Volume two of the seven-volume Age of Bronze series continues the story of the Trojan War. Beginning with the arrival of Helen and Paris in Troy, the epic continues as the Achaeans fight a disastrous battle in a land mistaken for Troy. Morale devastated, they return to Mycenae and stay until the spring. This installment ends with Agamemnon's sacrifice of his first daughter to a goddess. All the major players of the war are present and Shanower skillfully handles each of their stories and melds them together to form this epic. Taken from many different sources, this epic is told through the eyes of the humans. The gods and goddesses are not present, but their influences are detailed through rituals, sacrifices, dreams, and those characters that are blessed and cursed with visions. With the focus away from the deities, the human drama unfolds beautifully. The black-and-white art is wondrously detailed and was researched by Shanower to be historically accurate. Shanower adds little details to the art that makes it excel: The wind continually blows until Iphigenia is taken to be sacrificed. Shanower shows it not through action lines in the background, but a continual "SH" underneath every panel. His panels are filled to the brim with details of this past culture: from the costumes to the settings and the expressions on the characters. This graphic novel is for mythology fans who will appreciate the beauty of this war epic. VOYA CODES: 4Q 2P S A/YA G (Better than most, marred only by occasional lapses; For the YA with a special interest in the subject; Senior High, defined as grades 10 to 12; Adult-marketed book recommended for Young Adults; Graphic Novel Format). 2004, Image Comics, 224p.,Ages 15 to Adult.
—Kristen Fletcher-Spear
School Library Journal
Gr 9 Up-If you have fans of A Thousand Ships (Image, 2001), then read no further: just order this book immediately. Shanower has mastered the history, archaeology, literature, and mythology of the Trojan War, and is busy distilling the results into seven graphic novels. He understands human psychology, dramatic pacing, narrative structure-and he can draw. Sacrifice begins by recapitulating the story thus far. Paris sails back to Troy, just as self-regarding and shortsighted as when he left. Thrilled with his own prize (Helen), he has no understanding of the political complications. Priam does, but he is swayed by the machinations of Helen and by Hecuba's generosity. Not only are the major characters (Achilles, Klytemnestra, Odysseus) complex, but even a minor player like Telephus is carefully developed. Shanower's graphic decisions are admirable, and some pages (like the tormented Agamemnon's recitation of his family history) are brilliant. There's more sensitive material in this volume: incest, nudity, violent death-all in the sources-but no one will be checking out Sacrifice for its few dicey scenes. This work demands close engagement and thoughtful response: it makes the Trojan War both unbelievably distant in a vivid historical past, and compellingly present in our own age.-Patricia D. Lothrop, St. George's School, Newport, RI Copyright 2004 Reed Business Information.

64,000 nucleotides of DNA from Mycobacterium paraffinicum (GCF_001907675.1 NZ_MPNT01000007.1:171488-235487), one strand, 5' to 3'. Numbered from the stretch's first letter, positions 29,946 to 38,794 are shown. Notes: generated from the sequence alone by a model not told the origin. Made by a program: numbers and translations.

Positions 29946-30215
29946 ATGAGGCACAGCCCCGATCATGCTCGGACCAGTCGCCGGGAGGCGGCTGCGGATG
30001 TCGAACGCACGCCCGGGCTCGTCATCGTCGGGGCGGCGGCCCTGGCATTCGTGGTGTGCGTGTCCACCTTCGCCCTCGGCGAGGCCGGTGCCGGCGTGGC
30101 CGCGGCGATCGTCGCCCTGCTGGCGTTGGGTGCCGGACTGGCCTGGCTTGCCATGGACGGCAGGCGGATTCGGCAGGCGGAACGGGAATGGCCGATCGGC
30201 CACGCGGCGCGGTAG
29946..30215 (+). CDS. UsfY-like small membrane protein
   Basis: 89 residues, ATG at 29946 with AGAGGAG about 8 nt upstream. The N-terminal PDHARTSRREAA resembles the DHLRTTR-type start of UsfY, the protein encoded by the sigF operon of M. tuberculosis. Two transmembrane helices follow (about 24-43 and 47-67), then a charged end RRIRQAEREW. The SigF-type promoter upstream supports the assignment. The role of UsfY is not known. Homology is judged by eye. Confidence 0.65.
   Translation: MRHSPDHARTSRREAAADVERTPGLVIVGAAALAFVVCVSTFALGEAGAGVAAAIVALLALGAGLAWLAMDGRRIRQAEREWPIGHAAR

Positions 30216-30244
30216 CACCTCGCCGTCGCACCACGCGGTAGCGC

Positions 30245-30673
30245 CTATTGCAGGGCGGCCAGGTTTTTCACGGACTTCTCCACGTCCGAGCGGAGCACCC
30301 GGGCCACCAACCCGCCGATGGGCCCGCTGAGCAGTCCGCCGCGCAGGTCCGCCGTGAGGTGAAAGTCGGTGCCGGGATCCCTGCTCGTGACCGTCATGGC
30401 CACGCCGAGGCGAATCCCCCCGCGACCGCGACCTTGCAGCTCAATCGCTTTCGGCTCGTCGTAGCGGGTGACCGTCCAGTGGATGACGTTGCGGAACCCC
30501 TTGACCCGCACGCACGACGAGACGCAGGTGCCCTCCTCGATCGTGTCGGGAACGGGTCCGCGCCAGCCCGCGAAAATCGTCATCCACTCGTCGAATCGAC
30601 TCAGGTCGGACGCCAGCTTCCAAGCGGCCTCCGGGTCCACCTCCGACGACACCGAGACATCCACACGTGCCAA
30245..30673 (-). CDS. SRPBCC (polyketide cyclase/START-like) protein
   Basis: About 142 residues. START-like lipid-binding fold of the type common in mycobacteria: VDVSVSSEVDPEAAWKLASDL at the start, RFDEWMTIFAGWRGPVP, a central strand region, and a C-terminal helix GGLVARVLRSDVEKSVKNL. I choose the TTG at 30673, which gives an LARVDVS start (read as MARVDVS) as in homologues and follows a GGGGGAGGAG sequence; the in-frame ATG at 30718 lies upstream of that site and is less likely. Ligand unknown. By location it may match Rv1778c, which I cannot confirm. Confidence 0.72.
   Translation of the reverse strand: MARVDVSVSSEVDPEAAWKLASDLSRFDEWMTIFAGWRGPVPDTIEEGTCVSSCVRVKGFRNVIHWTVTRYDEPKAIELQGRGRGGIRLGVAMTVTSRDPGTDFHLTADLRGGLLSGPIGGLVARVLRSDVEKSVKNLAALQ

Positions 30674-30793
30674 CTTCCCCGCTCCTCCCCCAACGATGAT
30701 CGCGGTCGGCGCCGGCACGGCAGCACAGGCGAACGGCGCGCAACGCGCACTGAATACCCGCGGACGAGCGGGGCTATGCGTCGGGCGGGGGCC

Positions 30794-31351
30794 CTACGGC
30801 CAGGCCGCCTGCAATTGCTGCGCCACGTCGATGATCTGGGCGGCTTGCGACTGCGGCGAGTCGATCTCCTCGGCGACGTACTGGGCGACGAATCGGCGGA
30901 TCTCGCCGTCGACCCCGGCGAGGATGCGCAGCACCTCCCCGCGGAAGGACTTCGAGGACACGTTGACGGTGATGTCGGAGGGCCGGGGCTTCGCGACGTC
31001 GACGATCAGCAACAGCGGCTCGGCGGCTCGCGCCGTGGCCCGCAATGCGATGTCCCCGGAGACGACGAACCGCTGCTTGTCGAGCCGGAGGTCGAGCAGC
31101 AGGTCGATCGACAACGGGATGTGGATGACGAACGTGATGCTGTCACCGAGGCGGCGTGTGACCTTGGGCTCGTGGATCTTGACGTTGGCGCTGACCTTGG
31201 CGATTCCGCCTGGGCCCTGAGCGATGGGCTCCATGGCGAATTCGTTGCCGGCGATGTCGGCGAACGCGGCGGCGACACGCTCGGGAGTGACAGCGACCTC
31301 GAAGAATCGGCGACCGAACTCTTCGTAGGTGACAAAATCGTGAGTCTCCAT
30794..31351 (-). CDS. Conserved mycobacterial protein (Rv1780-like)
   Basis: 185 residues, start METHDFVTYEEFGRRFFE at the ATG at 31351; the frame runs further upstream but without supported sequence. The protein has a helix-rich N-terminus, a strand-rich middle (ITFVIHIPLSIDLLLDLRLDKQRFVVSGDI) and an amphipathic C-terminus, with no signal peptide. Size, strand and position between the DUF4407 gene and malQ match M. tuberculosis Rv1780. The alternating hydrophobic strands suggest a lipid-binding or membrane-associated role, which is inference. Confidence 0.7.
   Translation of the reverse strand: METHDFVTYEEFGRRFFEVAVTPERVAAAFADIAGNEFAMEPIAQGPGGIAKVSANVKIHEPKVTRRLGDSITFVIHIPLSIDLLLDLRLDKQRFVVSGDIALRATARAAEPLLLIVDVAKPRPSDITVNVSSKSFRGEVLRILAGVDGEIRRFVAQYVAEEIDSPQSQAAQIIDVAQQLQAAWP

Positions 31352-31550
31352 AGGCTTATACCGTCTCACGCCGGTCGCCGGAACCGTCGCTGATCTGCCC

Product Details

ISBN-13:
9781582403601
Publisher:
Image Comics
Publication date:
06/30/2004
Series:
Age of Bronze Series , #2
Edition description:
Not Appropriate For Children
Pages:
224
Product dimensions:
6.75(w) x 10.25(h) x 0.00(d)
Age Range:
16 Years